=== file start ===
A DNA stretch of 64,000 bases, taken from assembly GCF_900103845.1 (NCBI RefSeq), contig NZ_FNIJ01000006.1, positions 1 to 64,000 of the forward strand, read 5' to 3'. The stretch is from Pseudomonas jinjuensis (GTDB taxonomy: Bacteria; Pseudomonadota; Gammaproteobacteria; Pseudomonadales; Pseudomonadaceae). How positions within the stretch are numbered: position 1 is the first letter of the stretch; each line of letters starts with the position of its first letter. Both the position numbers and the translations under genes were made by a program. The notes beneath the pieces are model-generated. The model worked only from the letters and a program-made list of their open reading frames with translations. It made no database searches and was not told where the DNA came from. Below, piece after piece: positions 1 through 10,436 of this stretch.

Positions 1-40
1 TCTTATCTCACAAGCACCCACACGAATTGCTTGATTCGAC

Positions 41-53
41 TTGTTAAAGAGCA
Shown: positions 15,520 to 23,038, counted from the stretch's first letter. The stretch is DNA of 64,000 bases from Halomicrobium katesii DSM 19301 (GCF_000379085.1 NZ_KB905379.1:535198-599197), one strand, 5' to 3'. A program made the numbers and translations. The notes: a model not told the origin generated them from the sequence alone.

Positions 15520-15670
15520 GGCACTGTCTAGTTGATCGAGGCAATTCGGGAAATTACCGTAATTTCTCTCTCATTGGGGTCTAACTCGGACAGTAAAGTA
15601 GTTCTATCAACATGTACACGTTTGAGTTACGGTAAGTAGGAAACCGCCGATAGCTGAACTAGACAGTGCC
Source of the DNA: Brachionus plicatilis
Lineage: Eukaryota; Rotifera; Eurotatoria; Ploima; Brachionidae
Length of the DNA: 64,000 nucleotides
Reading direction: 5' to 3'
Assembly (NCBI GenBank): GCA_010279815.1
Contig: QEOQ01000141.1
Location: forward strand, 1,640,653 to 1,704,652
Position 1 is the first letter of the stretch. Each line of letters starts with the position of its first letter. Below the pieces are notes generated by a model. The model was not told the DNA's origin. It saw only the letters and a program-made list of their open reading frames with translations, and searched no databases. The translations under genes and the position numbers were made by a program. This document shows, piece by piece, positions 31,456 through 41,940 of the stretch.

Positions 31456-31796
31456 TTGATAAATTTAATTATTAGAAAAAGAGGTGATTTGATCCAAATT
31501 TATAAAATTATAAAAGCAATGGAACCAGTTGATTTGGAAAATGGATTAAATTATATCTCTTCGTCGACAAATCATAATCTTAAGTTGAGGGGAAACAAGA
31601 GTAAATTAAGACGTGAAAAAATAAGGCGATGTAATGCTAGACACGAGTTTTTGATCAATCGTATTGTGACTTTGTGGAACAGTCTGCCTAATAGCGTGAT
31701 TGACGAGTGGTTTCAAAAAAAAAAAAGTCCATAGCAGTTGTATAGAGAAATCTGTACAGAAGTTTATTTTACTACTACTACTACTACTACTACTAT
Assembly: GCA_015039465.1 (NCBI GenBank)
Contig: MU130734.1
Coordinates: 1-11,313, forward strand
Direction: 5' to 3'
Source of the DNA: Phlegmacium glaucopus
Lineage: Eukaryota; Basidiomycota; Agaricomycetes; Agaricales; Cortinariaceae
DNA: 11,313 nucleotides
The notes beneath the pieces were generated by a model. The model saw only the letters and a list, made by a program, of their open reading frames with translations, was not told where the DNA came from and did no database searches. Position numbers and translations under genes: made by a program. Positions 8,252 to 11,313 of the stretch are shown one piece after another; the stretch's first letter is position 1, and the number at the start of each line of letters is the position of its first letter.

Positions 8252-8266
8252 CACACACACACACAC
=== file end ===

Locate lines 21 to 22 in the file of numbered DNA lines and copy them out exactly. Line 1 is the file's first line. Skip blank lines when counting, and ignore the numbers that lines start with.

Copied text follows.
31601 GTAAATTAAGACGTGAAAAAATAAGGCGATGTAATGCTAGACACGAGTTTTTGATCAATCGTATTGTGACTTTGTGGAACAGTCTGCCTAATAGCGTGAT
31701 TGACGAGTGGTTTCAAAAAAAAAAAAGTCCATAGCAGTTGTATAGAGAAATCTGTACAGAAGTTTATTTTACTACTACTACTACTACTACTACTAT